Reforming Mississippi’s criminal justice system

Sen. Juan Barnett never imagined that he would be a leading voice for criminal justice reform in Mississippi.

When he was younger, Barnett’s father was killed. He was mad as any child would be. He believed the killer received a light sentence and he once told a judge he couldn’t sit on a jury because he would sentence a man to life in prison for stealing a pack of gum.

That anger and bitterness hung around.

“It never got any better for me until I sat down with myself,” Barnett told the audience at Unleash Mississippi. “You have to learn how to forgive. There are some that should be incarcerated for the rest of their lives, but there are some individuals who need a second chance.

“We can and do make mistakes. But there should be forgiveness.”

Today, as the Chairman of the Senate Corrections Committee, Barnett is a leading voice in the Mississippi legislature for second chances. And this week he was on a panel with Rep. Kevin Horan, Chairman of the House Corrections Committee, and Brett Tolman, the Executive Director of Right on Crime, at Empower Mississippi’s Unleash Mississippi.

Barnett spoke about forgiveness, but also about how those who are in prison, many of whom did not have a solid foundation growing up, can be transformed. And the policies lawmakers put in place can play a role toward rehabilitation.

“If we forgive those individuals and let them know that we have forgiven them, it makes them a better person,” Barnett added. “Because some of those people in prison never had anyone to believe in them and now, they know that somebody cares about me, somebody is trying to make sure that I do better than I did when I came in this place, that’s what makes a difference.”

From prosecutors to reformers

Horan and Tolman, both former prosecutors, echoed those comments and outlined how we can incentivize prisoners through parole reform, as Mississippi did with parole reform legislation that passed last session.

“I came down here and lobbied for the prosecutor’s association back when I was a prosecutor and I never wanted to hear a legislator say we’re going to lower the maximum on possession of cocaine, or selling cocaine,” Horan said. “I would be shaking in my boots if I heard that.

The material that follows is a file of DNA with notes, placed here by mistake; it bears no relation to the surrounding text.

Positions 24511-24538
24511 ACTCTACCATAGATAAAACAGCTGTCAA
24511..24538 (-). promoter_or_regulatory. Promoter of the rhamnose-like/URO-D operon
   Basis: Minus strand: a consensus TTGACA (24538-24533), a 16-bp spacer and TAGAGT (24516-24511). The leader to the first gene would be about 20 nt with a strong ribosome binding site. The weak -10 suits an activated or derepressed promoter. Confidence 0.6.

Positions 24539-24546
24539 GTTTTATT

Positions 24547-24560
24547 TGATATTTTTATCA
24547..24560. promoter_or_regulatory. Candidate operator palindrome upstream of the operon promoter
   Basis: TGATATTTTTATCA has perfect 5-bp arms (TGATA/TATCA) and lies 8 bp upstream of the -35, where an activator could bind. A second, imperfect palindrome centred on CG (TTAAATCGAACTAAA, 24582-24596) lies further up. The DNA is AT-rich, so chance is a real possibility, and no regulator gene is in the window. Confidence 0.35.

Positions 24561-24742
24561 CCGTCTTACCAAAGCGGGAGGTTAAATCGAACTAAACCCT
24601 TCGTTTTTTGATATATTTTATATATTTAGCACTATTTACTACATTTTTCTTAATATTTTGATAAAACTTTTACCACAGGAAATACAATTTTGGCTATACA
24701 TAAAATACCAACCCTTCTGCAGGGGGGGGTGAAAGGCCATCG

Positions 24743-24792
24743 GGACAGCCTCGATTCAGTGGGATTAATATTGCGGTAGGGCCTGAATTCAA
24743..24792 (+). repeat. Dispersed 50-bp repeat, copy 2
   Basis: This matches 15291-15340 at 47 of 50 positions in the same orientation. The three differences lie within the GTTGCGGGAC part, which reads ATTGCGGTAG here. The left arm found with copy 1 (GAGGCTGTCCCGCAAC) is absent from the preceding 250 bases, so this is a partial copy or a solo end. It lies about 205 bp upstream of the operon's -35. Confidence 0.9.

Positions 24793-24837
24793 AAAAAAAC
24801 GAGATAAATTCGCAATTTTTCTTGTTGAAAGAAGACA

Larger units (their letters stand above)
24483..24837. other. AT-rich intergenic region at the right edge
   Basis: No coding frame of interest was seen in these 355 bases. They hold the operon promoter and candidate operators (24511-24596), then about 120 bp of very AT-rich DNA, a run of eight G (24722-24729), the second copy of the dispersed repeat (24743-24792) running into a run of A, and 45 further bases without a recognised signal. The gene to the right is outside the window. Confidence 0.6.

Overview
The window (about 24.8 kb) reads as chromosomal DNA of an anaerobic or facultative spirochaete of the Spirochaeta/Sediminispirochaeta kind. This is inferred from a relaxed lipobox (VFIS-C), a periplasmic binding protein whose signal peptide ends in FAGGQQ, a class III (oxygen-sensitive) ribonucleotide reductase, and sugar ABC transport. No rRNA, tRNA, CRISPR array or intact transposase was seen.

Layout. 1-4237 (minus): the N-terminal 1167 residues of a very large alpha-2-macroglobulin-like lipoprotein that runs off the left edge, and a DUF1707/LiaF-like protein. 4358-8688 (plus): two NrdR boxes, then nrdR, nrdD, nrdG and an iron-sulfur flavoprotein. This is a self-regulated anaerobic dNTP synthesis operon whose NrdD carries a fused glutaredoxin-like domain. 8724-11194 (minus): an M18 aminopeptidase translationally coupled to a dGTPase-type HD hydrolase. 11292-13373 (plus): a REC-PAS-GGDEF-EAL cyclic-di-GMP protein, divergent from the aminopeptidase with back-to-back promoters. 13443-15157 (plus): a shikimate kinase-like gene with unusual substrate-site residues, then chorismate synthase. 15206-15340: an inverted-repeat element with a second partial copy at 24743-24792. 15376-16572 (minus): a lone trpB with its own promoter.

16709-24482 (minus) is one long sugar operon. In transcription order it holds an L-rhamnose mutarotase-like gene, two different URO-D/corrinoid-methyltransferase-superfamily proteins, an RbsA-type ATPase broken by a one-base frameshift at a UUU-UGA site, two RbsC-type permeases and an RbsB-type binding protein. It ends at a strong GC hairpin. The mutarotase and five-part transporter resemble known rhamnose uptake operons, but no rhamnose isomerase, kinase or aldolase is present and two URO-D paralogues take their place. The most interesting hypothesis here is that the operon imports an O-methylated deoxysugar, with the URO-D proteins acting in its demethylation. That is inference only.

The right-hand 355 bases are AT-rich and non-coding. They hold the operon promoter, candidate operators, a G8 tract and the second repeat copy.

“But we got to take a hard look at what we want to do in the poorest station in the nation. The highest incarceration rate, and the highest penalties for some crimes that are the least offensive to our society.”

The three panelists noted we need to give people an incentive while they are incarcerated.

“If you incentivize incarcerated individuals, they’ll lower their recidivism if they think there is something else they will receive except just the length of time that they have ahead of them,” Tolman added.

Tolman talked about Texas has been able to address these issues. Because of reforms, the state was able to save money by shutting down or not opening eight prisons as prison rolls swelled more than a decade ago.

“And no one will accuse Texas of being soft on crime,” Tolman joked.

Mississippi is in a similar position to Texas of years ago.

“When I left prosecuting there were 11,000 inmates, we’re up to an average of 19,500 now,” Horan said. “Crime hasn’t gone up that much, you hear more about crime, but violent crime has not gone up that much. We incarcerate a large number of people who have mental health issues as opposed to criminal conduct.”

Tolman said conservatives should be leading the charge for reforms, both from a financial and moral standpoint.

“We arrest and we want to punish,” Tolman said. “The over-incarceration problem is not based on data. We created and expanded areas for prosecution and then we enhanced sentences. We started punishing because we were mad at people rather than a punishment that fits the crime.”

There is an economic and human burden of incarceration. There is also a societal impact of families being torn apart.

“I want to see Mississippi fix this themselves,” Tolman added.